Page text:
I have heard that when you go to Alcoholics Anonymous you introduce yourself by saying, “My name is unanonymous, and I’m an alcoholic”. How can a complex, made in the image of God person be identified by a behavior? Isn’t he also a doctor, a husband, father, friend, Christian? I suppose addictions take over a person’s life so that he becomes a doctor impaired by alcoholism, etc,. One assumes a diagnosis as an identity when it gets to the point of being the loudest thing in his life. Once an alcholic, always an alcoholic? They say so. That no matter how long a person abstains from alcohol, one sip can put someone in the exact same place they were immediately after the last binge.

What does the identifying diagnosis do to a person? Instead of thinking “I, like all others, have to moderate alcohol, just like I moderate how much garlic I sprinkle on the roast”, you think, “My thoughts are consumed by longing for alcohol and I haven’t been able to stop myself. It has damaged my relationships and now I must wholly devote myself to stopping.” It’s as if you couldn’t quit wanting to sprinkle garlic on everyone you meet. And the only way you can know if there’s enough is to taste them. Weird, but labeling such a takeover of behaviors as a Garlic Disorder seems apt because it has consumed the person’s life. I don’t know how many people who feel defeated by alcoholism would stand at the meeting and say, “I’m unanonymous and I’m alive.” I think they probably feel dead in their trespasses and sins. Their feelings don’t necessarily identify them though. Maybe if they felt more like a child of God they wouldn’t feel the need for alcohol. But there are habits. Perhaps the first step to breaking a habit is to admit you have the habit. You then try to understand the nature of the habit. Sadly, that’s not enough. I don’t know why understanding isn’t enough. Our impulses and dependencies must not come from our brains. Some people call it wiring. Nature, nurture, and habits begun at an early age establish how a person is wired. We have automatic responses to things. Recognizing a faulty response may first come from the conscience, not consciousness. I’m intentionally avoiding presuming God’s role in any of this, but I think he’s connected to nature, nurture, our conscience, and our good habits. Ideally we would be established with good wiring when we were young, then being an adult would be like rolling down a hill. You could trust your responses and impulses. Identifying faulty impulses and interrupting them is jolting and feels very unnatural. If it is a consuming bad habit, then a possible benefit to identifying yourself with that set of behaviors is to realize that they are in control of you. To say you’re a child of God should mean that he is the source or at least approves of all your thoughts, behaviors, and feelings. To say that you’re a doctor is to say you help, not hurt people, etc. If this isn’t true, maybe another identification is necessary. And if that wrong impulse will always be there to trip you up, what does it mean to identify yourself with it as perhaps a permanent earthly label? If you have to devote almost all your energy to struggle against that impulse, then it doesn’t seem too out of place to call it an identity.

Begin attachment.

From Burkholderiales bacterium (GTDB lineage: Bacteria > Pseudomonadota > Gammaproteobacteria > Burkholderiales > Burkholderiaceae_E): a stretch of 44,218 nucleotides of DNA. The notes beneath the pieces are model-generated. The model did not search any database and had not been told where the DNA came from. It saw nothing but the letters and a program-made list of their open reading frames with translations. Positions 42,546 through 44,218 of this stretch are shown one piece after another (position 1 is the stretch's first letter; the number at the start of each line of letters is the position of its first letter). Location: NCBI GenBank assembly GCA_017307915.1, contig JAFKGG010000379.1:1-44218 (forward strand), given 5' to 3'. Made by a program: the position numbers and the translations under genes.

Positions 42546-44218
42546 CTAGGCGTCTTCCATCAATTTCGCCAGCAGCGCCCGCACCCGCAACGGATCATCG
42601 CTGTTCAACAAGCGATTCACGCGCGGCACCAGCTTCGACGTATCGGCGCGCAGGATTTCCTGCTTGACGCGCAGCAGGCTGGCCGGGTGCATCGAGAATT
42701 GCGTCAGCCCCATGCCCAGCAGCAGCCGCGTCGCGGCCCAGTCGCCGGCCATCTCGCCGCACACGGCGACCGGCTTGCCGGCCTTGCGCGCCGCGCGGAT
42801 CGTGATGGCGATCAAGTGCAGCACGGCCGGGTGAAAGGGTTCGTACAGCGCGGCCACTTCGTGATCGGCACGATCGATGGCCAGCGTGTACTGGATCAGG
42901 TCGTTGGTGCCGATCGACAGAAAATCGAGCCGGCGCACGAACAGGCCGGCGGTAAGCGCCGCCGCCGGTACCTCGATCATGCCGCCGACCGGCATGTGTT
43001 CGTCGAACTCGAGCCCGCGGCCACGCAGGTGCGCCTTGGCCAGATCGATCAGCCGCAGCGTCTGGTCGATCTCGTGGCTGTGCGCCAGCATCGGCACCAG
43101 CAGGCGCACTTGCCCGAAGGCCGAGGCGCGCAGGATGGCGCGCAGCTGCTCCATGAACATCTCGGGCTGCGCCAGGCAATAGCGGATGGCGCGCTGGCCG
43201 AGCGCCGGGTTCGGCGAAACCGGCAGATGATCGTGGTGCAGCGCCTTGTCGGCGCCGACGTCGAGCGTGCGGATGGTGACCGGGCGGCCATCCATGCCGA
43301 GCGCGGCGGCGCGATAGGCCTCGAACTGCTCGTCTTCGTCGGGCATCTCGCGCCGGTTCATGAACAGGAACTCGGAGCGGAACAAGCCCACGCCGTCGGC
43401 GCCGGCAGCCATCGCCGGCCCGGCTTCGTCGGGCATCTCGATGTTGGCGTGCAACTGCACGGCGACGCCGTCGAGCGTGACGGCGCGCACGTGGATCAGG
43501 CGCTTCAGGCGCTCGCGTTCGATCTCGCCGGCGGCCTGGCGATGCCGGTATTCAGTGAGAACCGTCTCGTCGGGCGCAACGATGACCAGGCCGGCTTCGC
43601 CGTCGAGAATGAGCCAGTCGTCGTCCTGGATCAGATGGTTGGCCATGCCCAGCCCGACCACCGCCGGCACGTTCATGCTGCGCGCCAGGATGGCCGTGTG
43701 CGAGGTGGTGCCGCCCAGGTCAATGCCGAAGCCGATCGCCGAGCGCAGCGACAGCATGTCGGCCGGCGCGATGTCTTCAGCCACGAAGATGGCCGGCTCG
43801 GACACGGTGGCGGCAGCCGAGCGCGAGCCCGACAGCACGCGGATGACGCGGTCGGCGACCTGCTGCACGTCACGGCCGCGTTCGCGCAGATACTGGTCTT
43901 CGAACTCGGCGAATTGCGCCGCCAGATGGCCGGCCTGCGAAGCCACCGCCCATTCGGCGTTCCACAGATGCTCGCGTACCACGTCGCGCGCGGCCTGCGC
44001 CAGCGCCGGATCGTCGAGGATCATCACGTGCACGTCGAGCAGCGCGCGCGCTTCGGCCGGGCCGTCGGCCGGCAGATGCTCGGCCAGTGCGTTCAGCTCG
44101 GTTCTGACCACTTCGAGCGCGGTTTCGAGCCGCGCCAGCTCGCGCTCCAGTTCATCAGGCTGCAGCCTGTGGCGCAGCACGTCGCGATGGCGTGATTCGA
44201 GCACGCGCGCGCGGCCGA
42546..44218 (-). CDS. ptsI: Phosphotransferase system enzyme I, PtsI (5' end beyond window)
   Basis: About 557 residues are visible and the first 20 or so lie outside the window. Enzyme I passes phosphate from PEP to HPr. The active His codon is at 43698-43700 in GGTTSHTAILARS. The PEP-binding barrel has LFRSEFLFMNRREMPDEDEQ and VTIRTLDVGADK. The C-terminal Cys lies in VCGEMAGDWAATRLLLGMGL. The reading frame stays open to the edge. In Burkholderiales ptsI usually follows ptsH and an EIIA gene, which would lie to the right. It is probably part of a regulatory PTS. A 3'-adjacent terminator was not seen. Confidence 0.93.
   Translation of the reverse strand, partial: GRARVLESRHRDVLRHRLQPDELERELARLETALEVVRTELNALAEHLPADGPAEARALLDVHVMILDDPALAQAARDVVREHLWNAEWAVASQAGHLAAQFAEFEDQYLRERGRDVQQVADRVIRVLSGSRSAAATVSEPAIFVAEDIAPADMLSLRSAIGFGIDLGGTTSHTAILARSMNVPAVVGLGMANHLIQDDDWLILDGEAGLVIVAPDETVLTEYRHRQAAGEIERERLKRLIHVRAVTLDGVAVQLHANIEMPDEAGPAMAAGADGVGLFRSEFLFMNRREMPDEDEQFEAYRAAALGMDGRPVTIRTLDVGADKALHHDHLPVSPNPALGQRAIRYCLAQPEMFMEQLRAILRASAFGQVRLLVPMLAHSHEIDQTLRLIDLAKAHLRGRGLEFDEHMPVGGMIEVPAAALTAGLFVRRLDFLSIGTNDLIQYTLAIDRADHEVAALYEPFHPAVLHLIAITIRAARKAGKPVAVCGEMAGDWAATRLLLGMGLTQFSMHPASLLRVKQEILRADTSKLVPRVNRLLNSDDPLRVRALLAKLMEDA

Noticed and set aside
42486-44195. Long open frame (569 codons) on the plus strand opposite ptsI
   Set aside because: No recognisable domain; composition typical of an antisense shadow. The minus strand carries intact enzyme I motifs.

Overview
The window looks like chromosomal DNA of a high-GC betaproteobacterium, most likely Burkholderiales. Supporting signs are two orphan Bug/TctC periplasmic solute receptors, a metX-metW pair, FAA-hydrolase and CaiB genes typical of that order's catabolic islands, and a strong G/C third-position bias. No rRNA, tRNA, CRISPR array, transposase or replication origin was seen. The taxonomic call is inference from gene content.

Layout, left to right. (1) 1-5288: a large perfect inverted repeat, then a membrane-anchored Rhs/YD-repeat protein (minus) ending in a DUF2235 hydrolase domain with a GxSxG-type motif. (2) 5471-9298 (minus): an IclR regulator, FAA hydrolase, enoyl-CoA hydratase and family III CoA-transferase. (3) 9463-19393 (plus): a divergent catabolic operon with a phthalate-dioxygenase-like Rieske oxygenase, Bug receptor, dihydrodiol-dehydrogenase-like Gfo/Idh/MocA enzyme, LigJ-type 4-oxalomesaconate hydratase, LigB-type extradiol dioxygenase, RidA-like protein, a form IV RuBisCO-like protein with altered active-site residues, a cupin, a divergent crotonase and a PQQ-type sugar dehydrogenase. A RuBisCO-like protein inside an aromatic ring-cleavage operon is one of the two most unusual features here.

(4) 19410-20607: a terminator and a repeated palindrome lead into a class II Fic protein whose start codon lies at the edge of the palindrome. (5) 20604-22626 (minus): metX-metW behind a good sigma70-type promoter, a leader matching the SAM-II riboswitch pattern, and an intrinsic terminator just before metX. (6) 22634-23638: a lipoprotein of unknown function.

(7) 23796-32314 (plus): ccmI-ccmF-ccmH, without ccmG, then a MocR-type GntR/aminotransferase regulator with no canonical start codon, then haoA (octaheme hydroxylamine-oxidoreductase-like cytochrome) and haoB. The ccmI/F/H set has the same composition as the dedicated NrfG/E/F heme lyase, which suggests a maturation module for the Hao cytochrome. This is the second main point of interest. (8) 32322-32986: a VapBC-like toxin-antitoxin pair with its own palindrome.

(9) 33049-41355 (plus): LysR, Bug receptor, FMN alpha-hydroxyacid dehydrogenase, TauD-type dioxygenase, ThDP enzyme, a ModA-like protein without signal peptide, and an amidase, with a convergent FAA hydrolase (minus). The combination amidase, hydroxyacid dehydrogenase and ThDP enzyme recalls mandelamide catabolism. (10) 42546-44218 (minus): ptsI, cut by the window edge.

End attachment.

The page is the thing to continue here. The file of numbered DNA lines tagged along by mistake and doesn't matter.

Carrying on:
I have heard that sometimes it’s ok to leave off “a sinner” when saying the Jesus Prayer. Some people can despair over it. I have struggled with it. Like I said in the self-esteem post, you have to have a certain sense of self to admit your sin. If you can’t identify your sin with yourself, then maybe some work needs to be done.